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Launchpad is a unique collaboration and hosting platform for software projects.
It brings communities together — regardless of their choice of tools — by making it
easy to share code, bug reports, translations and ideas across projects.
Free software communities often share code, meaning the same bugs can crop up in different contexts.
With Launchpad, you can share bug reports, statuses, patches and comments across project boundaries. You can even share bug data with other trackers, such as Bugzilla and Trac.
There's also everything else you need in a bug tracker: web, email and API interfaces, links between bugs and fixes, team-based delegation and more.
Launchpad and Bazaar distributed versional control strip away the barriers to contributing to your project. In just a few key strokes anyone can create their own local branch of your trunk with full version control.
When they're ready, they can upload their branch to Launchpad and propose it for merging back into your trunk. Code review — by web and email — gives you a public forum to discuss and approve or reject the merge.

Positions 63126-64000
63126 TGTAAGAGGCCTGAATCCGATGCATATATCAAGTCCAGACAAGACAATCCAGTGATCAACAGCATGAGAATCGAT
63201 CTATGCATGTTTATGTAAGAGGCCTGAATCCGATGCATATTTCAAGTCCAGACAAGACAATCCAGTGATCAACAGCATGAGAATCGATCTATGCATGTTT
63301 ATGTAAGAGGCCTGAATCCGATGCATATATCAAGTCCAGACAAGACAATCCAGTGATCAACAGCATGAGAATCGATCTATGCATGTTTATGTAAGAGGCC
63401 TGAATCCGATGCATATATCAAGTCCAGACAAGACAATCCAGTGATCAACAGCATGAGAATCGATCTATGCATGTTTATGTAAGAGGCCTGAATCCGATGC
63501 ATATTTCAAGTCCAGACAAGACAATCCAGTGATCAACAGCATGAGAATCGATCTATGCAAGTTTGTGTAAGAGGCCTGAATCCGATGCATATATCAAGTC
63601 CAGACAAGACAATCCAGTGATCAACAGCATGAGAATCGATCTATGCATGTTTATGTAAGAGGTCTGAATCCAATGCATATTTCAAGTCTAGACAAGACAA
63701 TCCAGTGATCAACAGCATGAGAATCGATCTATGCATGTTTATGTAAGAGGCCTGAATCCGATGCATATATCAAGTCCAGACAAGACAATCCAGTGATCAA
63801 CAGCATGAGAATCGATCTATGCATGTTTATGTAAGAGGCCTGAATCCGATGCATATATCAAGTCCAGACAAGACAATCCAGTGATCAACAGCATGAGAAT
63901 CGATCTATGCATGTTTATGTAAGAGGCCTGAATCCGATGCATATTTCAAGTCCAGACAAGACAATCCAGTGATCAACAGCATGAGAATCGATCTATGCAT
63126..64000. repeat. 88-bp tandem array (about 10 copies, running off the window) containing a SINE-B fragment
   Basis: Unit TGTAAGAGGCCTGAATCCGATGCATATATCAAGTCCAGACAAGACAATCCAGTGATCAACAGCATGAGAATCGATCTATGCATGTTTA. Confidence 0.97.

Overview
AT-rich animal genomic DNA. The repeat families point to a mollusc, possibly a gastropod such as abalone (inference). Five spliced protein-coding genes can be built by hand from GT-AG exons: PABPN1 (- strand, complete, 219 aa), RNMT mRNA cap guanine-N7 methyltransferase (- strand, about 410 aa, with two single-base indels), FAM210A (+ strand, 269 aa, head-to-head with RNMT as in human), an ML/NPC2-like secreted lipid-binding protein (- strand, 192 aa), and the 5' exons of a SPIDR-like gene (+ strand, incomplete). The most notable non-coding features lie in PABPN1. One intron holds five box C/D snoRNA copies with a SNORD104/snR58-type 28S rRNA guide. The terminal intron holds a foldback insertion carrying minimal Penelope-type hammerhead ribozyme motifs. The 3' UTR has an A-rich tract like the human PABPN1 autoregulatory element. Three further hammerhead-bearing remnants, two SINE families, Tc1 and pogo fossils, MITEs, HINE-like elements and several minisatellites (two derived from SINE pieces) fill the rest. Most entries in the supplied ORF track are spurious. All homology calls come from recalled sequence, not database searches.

You can even use Launchpad to import Git, CVS and Subversion repositories into Bazaar branches.
See your software translated by a community of over 47,000 people working in 293 languages.
Launchpad makes translation easy for everyone. Translators get a simple web interface, with automatic suggestions from a library of more than 16 million strings.
You, as project owner, decide the balance between openness and quality. And you get standard GNU GetText files for integration with your software.
Build and distribute Ubuntu packages using your own personal APT repository, hosted by Launchpad.
Whether you're publishing experimental builds, backports or betas, your Personal Package Archive lets end-users install your packages using the tools they already know and with automatic updates.
Community planning for your project's road map. Anyone can use Launchpad to register a blueprint for your project, while you decide the priority and time-scales.
Target chunks of work to forthcoming releases, see who’s working on them and track their progress.
Track help requests just like bug reports, with community support contacts, statuses and email notifications.
When you come across common questions add them to your FAQ library and you get a searchable knowledge base for free. If a support request is actually a bug, no problem: one click and it becomes a bug report.